Buxtehude: Sonatas, Op. 1

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COMPOSERS: Buxtehude
LABELS: Hyperion
WORKS: Sonatas, Op. 1
PERFORMER: Elizabeth Wallfisch (violin), Richard Tunnicliffe (cello), Paul Nicholson (harpsichord)
The seven sonatas printed in 1694 as Buxtehude’s Op. 1 are pieces which possess great individuality. The stylus phantasticus, or improvisatory style discussed by theorists of the time, and linked by some to the Lydian mode in Greek musical theory, can be felt throughout these works. It allowed Buxtehude a freedom from more formal constraints to express himself with intensity, virtuosity and occasional unorthodoxy.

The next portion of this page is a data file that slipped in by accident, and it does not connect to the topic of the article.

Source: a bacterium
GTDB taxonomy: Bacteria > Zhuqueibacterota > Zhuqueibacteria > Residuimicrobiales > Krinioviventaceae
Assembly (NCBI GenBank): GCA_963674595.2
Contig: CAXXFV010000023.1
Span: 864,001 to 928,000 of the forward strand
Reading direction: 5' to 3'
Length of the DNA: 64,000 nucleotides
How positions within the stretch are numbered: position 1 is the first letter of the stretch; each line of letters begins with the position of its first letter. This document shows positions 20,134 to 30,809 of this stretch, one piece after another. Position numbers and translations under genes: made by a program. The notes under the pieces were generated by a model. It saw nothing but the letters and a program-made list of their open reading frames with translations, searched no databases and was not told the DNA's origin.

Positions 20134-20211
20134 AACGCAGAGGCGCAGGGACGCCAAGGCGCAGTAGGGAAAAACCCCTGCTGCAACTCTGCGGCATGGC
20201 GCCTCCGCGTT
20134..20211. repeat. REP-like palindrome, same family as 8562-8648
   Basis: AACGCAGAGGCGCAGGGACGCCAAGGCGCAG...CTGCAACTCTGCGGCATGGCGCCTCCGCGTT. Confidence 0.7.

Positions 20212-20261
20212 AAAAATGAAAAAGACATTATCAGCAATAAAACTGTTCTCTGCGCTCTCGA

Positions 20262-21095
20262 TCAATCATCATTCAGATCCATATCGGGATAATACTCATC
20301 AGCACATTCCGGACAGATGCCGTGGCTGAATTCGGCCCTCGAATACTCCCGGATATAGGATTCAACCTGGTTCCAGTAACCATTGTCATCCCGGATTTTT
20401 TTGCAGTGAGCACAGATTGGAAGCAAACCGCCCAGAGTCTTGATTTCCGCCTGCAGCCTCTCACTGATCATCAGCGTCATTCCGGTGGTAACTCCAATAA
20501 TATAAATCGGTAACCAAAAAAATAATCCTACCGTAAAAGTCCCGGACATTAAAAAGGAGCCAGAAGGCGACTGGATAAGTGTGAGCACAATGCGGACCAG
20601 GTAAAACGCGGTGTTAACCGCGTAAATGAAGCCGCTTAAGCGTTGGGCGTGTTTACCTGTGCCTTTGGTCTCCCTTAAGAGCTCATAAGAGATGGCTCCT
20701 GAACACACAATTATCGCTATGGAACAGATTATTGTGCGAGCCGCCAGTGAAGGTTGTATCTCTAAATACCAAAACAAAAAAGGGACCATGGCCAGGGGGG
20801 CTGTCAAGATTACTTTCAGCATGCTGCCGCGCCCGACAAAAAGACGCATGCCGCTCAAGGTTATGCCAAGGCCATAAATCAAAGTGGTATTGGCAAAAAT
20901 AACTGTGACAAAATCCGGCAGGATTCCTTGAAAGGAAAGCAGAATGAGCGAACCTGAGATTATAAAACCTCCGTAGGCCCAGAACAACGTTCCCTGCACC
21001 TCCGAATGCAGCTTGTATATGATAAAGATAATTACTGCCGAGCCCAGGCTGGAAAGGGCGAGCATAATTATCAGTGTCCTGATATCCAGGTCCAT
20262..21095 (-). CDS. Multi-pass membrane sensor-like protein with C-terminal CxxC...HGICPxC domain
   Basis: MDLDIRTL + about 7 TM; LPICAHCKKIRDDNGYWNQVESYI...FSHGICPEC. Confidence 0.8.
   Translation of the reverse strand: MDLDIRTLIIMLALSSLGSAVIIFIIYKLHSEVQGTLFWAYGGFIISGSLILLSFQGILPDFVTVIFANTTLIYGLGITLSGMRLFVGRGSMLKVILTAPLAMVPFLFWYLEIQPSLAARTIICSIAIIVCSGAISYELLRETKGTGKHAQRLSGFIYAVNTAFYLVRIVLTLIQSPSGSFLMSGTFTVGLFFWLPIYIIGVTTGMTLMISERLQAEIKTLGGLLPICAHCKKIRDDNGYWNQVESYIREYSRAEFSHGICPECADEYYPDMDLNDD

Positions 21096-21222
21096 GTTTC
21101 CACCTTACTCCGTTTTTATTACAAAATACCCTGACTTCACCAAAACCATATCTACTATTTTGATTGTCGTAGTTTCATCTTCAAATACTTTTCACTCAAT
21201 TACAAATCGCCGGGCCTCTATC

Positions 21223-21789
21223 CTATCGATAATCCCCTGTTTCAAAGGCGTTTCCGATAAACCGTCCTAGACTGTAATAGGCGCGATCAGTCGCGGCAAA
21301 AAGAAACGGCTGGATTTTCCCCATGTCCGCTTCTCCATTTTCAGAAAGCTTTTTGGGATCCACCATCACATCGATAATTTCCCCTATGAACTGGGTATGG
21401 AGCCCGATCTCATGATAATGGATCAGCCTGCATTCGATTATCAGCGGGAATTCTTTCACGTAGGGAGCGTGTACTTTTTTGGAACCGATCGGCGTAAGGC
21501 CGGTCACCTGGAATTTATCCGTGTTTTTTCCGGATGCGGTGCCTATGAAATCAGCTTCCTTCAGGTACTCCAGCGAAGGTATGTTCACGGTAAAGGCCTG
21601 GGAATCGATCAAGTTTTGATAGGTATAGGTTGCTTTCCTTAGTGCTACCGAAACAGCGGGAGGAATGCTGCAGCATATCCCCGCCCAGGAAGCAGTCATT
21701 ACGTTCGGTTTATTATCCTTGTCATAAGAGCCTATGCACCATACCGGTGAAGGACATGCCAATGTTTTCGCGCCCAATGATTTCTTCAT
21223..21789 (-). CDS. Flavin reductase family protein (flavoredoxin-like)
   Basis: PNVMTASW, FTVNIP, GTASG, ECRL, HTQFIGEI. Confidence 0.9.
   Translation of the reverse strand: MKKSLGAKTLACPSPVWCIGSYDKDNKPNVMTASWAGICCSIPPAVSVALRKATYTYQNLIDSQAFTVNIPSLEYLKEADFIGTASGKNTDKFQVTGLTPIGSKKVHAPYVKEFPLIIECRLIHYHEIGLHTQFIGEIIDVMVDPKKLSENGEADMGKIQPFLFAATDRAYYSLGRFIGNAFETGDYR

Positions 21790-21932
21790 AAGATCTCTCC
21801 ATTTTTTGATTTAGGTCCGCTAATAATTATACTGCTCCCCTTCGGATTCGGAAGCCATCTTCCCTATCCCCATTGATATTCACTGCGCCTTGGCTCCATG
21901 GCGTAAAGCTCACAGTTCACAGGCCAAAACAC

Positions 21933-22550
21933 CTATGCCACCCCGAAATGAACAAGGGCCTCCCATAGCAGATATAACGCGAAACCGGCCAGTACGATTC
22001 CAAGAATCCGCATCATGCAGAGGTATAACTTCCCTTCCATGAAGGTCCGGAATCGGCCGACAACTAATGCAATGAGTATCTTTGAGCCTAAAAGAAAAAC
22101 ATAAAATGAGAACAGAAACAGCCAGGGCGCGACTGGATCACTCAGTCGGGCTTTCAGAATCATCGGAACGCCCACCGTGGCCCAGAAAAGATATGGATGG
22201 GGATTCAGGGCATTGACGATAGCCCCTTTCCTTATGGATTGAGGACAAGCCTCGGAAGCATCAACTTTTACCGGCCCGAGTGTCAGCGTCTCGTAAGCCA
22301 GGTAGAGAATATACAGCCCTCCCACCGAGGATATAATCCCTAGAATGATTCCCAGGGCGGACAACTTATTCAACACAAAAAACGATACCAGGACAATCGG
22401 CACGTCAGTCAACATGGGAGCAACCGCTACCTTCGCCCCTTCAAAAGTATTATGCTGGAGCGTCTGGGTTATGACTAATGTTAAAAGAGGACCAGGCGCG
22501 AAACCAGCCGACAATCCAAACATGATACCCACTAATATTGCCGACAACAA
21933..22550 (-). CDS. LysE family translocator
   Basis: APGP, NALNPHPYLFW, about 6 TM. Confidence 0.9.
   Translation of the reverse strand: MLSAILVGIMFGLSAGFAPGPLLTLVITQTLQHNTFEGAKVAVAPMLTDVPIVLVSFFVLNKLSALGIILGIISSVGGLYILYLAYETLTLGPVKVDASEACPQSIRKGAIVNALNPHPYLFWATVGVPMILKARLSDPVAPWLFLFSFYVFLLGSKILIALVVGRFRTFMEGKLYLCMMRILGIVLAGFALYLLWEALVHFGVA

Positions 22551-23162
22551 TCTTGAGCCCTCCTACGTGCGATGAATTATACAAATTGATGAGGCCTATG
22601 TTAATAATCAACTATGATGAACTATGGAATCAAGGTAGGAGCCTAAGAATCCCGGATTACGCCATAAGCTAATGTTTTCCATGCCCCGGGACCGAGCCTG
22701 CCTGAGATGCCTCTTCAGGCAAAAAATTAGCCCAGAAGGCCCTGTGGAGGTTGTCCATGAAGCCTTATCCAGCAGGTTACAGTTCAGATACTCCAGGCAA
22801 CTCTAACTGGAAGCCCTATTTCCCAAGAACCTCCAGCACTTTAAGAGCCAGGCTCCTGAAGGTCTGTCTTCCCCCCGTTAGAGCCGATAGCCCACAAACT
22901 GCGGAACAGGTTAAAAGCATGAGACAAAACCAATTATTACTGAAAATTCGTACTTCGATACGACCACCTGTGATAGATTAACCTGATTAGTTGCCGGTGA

Such qualities are well understood by the members of Convivium, who breathe life into these highly imaginative Sonatas, whose derivation from the older canzona is, above all, apparent in their multi-sectional layout. But, while I enjoyed this invigorating playing I regretted the substitution of a cello for Buxtehude’s unequivocally specified viola da gamba. I am not just pursuing a point of correctness, but rather defending the distinctive timbre of the gamba which is preferred in both of the current rival recordings (Harmonia Mundi and Marco Polo). Some readers may be less bothered about such things than others, and there is certainly little cause elsewhere to diminish the excellence of these performances. But my first recommendation remains with the Harmonia Mundi disc (HMC 901746). Nicholas Anderson